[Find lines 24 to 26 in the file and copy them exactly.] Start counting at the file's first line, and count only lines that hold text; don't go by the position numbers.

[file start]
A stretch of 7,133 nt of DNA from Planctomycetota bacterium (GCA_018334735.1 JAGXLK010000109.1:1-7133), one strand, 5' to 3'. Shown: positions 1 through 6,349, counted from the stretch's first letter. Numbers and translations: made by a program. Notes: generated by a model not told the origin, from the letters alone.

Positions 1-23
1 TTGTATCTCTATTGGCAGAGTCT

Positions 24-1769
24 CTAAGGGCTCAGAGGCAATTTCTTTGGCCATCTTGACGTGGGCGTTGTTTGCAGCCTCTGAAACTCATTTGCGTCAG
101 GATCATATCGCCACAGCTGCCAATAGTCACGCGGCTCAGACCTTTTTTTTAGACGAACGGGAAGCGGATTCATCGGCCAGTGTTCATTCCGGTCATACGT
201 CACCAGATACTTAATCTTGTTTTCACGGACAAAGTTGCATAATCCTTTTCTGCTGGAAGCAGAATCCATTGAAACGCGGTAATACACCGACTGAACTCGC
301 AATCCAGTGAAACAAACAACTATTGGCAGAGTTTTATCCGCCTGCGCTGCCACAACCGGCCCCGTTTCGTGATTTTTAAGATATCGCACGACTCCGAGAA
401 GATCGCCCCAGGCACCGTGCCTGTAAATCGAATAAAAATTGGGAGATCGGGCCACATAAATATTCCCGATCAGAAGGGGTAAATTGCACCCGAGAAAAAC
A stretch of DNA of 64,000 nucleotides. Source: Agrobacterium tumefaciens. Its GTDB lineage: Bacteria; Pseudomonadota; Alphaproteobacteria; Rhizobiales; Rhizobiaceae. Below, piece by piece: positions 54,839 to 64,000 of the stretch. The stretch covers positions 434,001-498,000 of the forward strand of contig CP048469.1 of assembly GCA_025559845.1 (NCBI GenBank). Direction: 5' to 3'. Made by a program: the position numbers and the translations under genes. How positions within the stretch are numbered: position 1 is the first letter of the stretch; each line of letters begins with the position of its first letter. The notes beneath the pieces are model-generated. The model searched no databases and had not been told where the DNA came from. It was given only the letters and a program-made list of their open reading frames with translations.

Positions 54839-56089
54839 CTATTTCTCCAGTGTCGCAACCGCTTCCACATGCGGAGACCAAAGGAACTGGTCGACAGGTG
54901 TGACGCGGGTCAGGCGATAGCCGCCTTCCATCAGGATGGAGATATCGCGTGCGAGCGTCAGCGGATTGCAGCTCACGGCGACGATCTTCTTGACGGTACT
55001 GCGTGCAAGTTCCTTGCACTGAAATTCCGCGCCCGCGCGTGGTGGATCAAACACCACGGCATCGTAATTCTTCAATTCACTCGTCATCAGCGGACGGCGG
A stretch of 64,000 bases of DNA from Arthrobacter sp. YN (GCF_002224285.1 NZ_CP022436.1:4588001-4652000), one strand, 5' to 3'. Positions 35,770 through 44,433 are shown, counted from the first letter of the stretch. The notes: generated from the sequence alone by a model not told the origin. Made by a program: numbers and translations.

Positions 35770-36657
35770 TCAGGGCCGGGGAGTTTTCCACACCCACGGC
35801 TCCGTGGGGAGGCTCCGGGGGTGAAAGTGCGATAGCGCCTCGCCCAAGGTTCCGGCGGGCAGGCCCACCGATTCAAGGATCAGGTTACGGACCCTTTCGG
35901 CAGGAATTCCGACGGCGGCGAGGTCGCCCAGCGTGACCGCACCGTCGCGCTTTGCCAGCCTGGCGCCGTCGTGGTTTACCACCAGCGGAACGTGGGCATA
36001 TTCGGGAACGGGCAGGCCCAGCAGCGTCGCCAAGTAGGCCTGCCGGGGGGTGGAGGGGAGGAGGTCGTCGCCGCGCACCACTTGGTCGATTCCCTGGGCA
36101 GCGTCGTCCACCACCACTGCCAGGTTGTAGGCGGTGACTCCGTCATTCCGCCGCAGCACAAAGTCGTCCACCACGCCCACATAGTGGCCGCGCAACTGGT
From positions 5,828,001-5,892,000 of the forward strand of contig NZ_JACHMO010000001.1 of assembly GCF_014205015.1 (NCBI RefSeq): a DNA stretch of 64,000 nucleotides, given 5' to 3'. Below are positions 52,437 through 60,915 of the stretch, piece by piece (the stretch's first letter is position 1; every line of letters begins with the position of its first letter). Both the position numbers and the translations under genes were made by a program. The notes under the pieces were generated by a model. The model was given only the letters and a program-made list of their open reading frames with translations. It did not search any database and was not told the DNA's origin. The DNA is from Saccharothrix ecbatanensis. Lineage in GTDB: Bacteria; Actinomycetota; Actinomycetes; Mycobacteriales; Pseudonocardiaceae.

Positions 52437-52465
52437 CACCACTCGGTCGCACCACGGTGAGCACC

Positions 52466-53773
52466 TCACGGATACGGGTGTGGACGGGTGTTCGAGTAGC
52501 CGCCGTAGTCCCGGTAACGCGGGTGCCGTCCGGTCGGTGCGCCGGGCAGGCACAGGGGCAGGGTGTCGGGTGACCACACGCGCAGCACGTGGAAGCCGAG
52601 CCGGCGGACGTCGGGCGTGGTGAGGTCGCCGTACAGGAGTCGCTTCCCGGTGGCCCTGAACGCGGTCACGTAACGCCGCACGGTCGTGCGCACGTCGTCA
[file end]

52437 CACCACTCGGTCGCACCACGGTGAGCACC

Positions 52466-53773
52466 TCACGGATACGGGTGTGGACGGGTGTTCGAGTAGC